“It was really after September 11th that I really grew in love with the actual job itself because I saw those guys dedication and I needed something to coincide with football,” said Finnegan. “I guess running through a burning building, that adrenaline pumping (and) saving somebody’s life was just something I look(ed) forward to doing.”
For now, the 5-foot-9, 185-pound DB will have to settle for trying to crack the starting lineup in the NFL.
A task that gets considerably tougher with each passing day.
In 2006, the Titans were among the worst in the league in total defense. Their passing defense didn’t fare much better, finishing 23rd overall in 2007; the lowest such marks since Fisher is considered by many among the best defensive minds in the game, he assumed full-time head coaching duties in 1995 and among the worst in franchise history.
To find the last time the team was this bad defensively, one must go back to the 1982 season under Ed Biles. Biles lasted a little more than two full seasons, finished with an unceremonious 8-23 overall record and was replaced six games into the 1983 season by interim head coach Chuck Studley.
Vowing immediate changes to its suspect defense, first year G.M. Mike Reinfeldt and Fisher have acted quickly to shore up a struggling secondary. Last March, the Titans took a huge first step, acquiring veteran SS Chris Hope from the defending Super Bowl champion Pittsburgh Steelers. The move paid off. Hope recorded 89 tackles, 15 pass deflections, five interceptions and one fumble recovery.
The trend continued this off-season when Tennessee acquired six-year veteran DB Nick Harper from divisional rival Indianapolis. Harper, like Hope arrived in Nashville fresh off a Super Bowl win.
An unrestricted free-agent Harper, the Colts top-rated CB, coupled with the selection of versatile SS Michael Griffin in this year’s draft and the acquisition of CB Kelly Herndon from Seattle last week clearly demonstrates the team’s commitment to bolstering its defense, specifically it’s secondary. It also makes starting, or even playing substantially, a much tougher prospect than it was only months ago.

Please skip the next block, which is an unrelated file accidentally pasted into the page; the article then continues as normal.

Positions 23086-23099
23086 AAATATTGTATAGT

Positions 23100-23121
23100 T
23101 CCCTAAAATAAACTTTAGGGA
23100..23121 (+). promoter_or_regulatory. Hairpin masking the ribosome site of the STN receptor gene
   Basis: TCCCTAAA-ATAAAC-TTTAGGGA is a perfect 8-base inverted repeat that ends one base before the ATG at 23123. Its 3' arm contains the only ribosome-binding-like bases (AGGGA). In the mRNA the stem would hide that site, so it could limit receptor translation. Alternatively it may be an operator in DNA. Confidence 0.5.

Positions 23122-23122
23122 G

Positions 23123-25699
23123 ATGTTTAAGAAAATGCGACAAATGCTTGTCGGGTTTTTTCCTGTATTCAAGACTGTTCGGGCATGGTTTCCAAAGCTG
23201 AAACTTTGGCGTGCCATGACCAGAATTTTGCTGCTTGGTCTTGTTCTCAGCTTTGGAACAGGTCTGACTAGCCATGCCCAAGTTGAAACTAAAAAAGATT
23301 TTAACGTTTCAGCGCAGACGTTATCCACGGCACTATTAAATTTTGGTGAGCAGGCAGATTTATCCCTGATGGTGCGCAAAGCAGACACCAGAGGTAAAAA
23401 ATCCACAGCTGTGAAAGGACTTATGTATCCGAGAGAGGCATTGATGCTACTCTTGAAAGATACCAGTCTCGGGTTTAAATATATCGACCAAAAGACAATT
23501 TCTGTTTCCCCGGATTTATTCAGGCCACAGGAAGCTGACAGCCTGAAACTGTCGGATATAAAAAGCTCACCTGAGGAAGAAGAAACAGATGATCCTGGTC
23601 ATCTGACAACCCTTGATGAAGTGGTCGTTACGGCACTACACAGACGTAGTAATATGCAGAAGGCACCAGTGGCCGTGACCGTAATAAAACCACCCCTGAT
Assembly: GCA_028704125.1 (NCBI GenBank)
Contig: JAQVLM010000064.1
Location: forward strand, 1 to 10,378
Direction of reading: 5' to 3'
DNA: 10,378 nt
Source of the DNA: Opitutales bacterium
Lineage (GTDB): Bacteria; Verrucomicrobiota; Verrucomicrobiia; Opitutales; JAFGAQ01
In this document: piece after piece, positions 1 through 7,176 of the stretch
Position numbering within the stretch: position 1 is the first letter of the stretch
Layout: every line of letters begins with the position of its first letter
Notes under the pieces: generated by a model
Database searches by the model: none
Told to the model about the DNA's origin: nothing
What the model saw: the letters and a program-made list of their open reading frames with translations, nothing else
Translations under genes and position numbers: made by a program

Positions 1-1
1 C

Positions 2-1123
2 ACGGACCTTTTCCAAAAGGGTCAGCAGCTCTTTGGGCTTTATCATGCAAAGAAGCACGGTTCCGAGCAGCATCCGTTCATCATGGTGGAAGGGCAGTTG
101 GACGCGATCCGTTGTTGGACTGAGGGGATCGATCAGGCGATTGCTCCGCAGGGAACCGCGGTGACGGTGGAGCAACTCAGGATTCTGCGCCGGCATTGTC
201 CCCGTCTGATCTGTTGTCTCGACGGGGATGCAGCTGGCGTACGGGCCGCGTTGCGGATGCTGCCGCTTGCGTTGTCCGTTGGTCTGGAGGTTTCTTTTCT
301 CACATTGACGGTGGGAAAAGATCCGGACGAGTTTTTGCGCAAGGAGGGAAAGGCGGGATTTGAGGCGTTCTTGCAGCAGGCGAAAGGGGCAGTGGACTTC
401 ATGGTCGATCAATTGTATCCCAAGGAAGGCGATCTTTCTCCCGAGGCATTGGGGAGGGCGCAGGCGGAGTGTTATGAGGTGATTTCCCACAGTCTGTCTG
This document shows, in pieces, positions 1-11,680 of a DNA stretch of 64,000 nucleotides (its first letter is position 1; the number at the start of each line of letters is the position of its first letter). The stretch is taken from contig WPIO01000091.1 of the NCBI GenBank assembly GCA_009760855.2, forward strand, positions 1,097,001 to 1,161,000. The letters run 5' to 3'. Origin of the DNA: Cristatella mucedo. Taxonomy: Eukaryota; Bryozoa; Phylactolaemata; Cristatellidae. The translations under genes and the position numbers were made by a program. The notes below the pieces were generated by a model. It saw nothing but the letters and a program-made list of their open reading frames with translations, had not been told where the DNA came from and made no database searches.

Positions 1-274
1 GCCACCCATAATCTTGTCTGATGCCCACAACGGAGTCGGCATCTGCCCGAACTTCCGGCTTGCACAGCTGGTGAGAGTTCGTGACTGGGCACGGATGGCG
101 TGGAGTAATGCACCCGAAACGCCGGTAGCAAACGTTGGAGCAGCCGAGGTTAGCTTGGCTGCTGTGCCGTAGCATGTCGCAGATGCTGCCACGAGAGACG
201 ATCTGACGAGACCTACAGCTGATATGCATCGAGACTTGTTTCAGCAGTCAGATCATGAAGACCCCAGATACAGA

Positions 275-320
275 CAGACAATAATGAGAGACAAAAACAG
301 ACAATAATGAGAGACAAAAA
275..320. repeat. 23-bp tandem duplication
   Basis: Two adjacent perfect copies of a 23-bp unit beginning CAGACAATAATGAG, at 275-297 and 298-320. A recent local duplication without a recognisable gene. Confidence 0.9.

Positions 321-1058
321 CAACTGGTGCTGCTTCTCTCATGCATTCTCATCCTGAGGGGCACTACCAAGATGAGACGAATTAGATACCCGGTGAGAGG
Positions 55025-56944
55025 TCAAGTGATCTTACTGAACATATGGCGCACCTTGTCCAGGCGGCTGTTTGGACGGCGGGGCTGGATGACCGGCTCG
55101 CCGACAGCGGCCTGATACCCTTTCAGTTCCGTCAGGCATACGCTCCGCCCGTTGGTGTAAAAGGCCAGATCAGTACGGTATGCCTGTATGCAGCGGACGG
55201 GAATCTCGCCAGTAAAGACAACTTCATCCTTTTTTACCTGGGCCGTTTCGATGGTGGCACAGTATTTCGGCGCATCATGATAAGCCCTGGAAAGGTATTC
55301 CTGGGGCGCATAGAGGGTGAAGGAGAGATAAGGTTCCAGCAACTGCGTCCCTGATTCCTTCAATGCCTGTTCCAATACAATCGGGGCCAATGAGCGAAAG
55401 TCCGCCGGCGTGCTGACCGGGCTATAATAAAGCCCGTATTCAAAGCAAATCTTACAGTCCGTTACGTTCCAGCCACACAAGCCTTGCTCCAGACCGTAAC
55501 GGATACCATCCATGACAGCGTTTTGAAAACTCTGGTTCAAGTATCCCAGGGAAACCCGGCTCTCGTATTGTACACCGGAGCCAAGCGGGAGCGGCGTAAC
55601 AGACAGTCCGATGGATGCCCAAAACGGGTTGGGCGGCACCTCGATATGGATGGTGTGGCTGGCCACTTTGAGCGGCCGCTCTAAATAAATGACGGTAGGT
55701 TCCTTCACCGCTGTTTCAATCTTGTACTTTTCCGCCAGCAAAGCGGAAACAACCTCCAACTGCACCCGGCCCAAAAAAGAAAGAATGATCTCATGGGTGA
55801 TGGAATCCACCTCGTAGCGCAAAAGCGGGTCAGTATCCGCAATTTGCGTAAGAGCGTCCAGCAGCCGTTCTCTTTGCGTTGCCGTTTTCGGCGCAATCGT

That’s fine, Cortland Finnegan is used to having to prove himself.
Coming out of tiny Samford University, a small, Division I-AA Baptist college in Birmingham, Alabama. He was inundated with critics who said his size, as well as, the level of competition he faced in college simply would not translate to the NFL after the Titans selected him in the third round of the 2005 NFL Draft.
Diminutive by today’s NFL standards, Finnegan was much smaller coming out of Florida’s Milton High School. A fact not lost on many big-time Division I-A recruiters who steered clear of him because of stature. At Samford, Finnegan earned All-Conference and All-America selections during an illustrious four-year career.
“I ran it as far as I could and wound up being in the NFL today,” he says. “It’s a dream come true.”
Despite the increased competition at his position heading into the 2007 season Finnegan’s priorities have not changed.
“Start,” he quipped quickly when asked his no.1 goal for this season. “That’s one of the things I’ve worked hard at this off-season ands that’s one of the goals I’m definitely trying to attain; to start at CB. I guess we’ll see at training camp and may the best man win.”
Cortland Finnegan is used to having to prove himself. He did it in high school and again in college. Now he’s got to do it once again in the NFL.